Anti-reflux surgery is a procedure performed to treat gastroesophageal reflux disease (GERD), a condition in which a person's stomach acid and food travels back up the esophagus. This reflux occurs when the muscles connecting the esophagus to the stomach are too weak to close properly. It may also be worsened by the presence of a hiatal hernia, which occurs when the stomach protrudes through the opening of the diaphragm. This surgery can fix both of these problems to alleviate GERD symptoms. It may be performed in an open surgery or a laparoscopic surgery, which uses smaller incisions.
Patients should carefully discuss this surgery with their doctors to determine if this is the best option for them. Candidates for anti-reflux surgery may prefer a long-term solution to their symptoms that does not involve daily medications. They often have related complications, such as chronic cough and aspiration pneumonia, which is a type of lung infection. Other qualifying complications can include a narrowing of the esophagus, and bleeding or the presence of ulcers in the esophagus. Some patients may even experience a para-esophageal hernia, which can occur when the stomach twists out of position or becomes stuck in the chest.
Before undergoing anti-reflux surgery, patients will have a battery of tests performed to ensure safety. The doctor will typically order blood tests to check for liver and immune system function, as well as a pH test, to check the level of stomach acid in the esophagus. An upper endoscopy is a diagnostic procedure in which the physician inserts a tiny camera into the stomach through the esophagus to check the extent of the damage and to look for abnormalities. People will also need to disclose any other medical conditions they have, such as whether they may be pregnant or if they smoke. Medications and supplements will also be disclosed, such as blood thinners, aspirin and vitamin E, as well as diet drugs, anti-inflammatory medications, and St. John's wort.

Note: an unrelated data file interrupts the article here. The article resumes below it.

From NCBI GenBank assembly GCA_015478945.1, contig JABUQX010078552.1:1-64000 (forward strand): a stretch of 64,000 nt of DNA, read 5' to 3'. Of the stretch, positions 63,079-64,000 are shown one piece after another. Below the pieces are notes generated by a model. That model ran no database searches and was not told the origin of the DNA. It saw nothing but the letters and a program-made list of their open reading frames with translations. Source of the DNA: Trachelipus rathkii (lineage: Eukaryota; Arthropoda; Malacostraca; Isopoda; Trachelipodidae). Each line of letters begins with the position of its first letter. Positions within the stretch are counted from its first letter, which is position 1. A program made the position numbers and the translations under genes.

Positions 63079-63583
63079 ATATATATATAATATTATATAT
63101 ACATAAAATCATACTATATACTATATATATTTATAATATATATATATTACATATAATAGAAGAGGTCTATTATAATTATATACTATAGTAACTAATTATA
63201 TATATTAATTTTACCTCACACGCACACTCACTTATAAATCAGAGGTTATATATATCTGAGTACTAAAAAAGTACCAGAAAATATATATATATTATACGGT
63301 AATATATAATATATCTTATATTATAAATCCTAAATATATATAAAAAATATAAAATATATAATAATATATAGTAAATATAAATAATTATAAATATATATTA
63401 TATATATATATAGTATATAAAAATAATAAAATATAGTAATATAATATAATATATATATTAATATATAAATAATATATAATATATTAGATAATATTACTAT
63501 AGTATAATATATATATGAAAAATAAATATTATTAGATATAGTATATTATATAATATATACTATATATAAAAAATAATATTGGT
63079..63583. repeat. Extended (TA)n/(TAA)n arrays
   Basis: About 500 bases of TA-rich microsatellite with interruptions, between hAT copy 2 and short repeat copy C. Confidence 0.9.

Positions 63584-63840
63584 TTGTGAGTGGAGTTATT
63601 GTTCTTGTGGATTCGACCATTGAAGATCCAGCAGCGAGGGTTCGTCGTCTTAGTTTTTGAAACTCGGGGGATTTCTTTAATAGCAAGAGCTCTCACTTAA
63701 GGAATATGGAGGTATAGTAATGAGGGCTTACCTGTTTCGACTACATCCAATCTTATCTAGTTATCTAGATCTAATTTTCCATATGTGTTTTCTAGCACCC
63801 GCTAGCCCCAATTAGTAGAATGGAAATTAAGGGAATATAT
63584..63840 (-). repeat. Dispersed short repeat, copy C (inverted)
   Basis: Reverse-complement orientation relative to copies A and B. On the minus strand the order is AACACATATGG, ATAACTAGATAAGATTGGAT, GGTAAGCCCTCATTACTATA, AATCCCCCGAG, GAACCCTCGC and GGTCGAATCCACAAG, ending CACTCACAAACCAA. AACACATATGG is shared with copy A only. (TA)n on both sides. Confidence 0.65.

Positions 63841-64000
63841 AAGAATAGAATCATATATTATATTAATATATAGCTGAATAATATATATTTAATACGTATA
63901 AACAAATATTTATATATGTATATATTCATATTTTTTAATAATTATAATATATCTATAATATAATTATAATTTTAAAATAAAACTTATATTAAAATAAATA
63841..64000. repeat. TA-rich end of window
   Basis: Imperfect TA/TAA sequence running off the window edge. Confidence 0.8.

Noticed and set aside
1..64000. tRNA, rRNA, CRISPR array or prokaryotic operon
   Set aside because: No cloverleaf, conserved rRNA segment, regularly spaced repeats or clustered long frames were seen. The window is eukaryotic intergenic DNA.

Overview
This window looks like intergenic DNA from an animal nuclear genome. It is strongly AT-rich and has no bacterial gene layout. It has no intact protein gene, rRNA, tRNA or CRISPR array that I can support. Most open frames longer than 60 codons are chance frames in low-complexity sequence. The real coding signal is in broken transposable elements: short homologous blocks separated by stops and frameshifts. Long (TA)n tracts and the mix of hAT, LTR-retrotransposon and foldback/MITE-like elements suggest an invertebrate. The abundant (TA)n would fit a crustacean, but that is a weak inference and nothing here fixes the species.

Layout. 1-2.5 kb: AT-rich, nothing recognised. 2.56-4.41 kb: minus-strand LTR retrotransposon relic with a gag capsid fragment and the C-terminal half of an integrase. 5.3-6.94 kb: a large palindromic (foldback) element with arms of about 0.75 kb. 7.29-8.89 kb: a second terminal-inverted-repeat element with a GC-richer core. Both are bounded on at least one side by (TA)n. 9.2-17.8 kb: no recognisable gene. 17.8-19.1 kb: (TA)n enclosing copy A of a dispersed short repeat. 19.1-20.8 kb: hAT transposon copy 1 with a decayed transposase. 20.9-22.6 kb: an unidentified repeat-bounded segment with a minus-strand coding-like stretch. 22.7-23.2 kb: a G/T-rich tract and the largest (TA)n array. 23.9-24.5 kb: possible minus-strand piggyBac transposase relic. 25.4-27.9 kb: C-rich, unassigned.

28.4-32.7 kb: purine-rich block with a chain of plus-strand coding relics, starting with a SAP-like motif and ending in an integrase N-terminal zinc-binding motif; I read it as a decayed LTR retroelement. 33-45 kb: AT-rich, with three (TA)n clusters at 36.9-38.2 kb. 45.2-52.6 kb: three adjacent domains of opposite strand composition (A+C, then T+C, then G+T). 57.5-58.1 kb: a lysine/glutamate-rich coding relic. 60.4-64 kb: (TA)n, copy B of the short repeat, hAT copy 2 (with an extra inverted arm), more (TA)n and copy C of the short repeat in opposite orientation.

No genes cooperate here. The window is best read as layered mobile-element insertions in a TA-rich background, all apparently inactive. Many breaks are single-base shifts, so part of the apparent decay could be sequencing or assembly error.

The surgeon will likely instruct the patient to consume only clear liquids for one or more days before the anti-reflux surgery. This is necessary to completely empty the digestive tract. On the day of the surgery, patients will be placed under general anesthesia to render them unconscious. With an open surgery, a large incision will be made in the abdomen. A laparoscopic surgery requires three to five smaller incisions, through which tiny instruments are inserted.
During the surgery, the doctor will tighten the diaphragm's opening and repair the hernia. The upper portion of the stomach is then manipulated with stitches in a way that places pressure on the esophagus. Sometimes, a specific type of anti-reflux surgery, called endoluminal fundoplication, is used. In this procedure, instruments are inserted through the mouth. Rather than stitches, the surgeon places clips on the lower end of the esophagus.
Patients can typically expect to spend two to six days in the hospital if they have had an open surgery, or about one to three days for a laparoscopic anti-reflux surgery. Once they are released, recovery time can vary, but will generally last two to six weeks. Patients must be aware of the potential risks of anti-reflux surgery, including reactions to the anesthesia, infection, and difficult gas and bloating. Some people may experience temporary dysphagia, which is pain and other problems swallowing. Rarely, the hernia may return or the digestive tract may be damaged during surgery.